The present invention describes an implant for osteosynthesis, a method for installing same, a method for designing same, and a method for customizing same. The present invention may be specifically appropriate for designing, customizing, and installing plates for cranio maxillofacial surgery, though the invention is applicable to other types of surgery. References to fixation of fractures of the mandible, midface, and upper face are exemplary only.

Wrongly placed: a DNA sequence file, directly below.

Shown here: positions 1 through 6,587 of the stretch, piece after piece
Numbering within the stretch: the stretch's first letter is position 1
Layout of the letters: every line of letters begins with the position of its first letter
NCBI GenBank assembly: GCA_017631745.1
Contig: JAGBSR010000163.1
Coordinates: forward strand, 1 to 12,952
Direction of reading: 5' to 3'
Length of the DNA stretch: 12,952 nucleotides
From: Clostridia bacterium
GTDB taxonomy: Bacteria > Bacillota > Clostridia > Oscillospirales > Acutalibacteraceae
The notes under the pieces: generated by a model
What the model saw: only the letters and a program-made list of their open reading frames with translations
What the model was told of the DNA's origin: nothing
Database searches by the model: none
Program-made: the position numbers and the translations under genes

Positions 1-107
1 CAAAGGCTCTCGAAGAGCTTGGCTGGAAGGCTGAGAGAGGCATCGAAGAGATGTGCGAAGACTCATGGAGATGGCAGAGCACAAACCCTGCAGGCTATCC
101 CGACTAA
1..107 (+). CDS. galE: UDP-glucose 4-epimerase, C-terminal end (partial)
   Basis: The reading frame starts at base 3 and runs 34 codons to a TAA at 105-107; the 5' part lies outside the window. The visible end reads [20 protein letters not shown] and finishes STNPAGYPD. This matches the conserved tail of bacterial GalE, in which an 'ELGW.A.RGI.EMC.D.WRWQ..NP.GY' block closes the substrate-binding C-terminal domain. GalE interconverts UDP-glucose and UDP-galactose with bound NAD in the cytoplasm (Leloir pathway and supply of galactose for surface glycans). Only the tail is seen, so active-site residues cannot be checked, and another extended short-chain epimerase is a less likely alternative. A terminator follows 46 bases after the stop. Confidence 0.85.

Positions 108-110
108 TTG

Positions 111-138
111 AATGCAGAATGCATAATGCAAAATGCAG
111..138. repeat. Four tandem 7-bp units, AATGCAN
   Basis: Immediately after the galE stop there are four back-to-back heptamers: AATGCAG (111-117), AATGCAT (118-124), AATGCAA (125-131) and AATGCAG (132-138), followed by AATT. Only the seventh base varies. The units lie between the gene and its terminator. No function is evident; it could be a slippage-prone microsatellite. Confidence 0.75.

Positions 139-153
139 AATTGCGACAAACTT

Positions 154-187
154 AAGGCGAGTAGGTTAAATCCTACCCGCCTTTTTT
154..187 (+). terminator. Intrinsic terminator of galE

FIG. 1 shows a fracture 14 of the mandible fixated with an osteosynthesis plate 1. Mandibular fractures 14 can be located in different regions and can vary significantly in their severity. Rigid fixation of a fracture can be achieved by removing tissue to expose a bone fracture, bridging the fracture with an osteosynthesis plate, and securing the fixation plate to the patient anatomy by means of screws, pins, or tines. The purpose of rigid fixation of fractures is to provide adequate stability of the fracture so that a patient can assume a quick return to normal functioning. In order to avoid complications such as infection and nonunion of the fracture, an osteosynthesis plate should provide significant stability in the environment of the fracture as the patient returns to normal biting and mastication habits post surgery. Increasing the general size of the implant can increase the stability of the fracture region, but this act is inefficient if the fracture plate is not of an optimal structure as it can also lead to complications from stress shielding, sensory deficit, and patient palpability. The osteosynthesis plate should then be designed to provide maximal stability over a fracture when subjected to normal patient loading while also avoiding an-unnecessarily large osteosynthesis plate. The optimal structure of an osteosynthesis plate depends entirely on the region of and the morbidity of the fracture, while the osteosynthesis plate size parameters depend upon, for example, patient specific variables such as the magnitude of naturally occurring loads and the bone quality of the patient.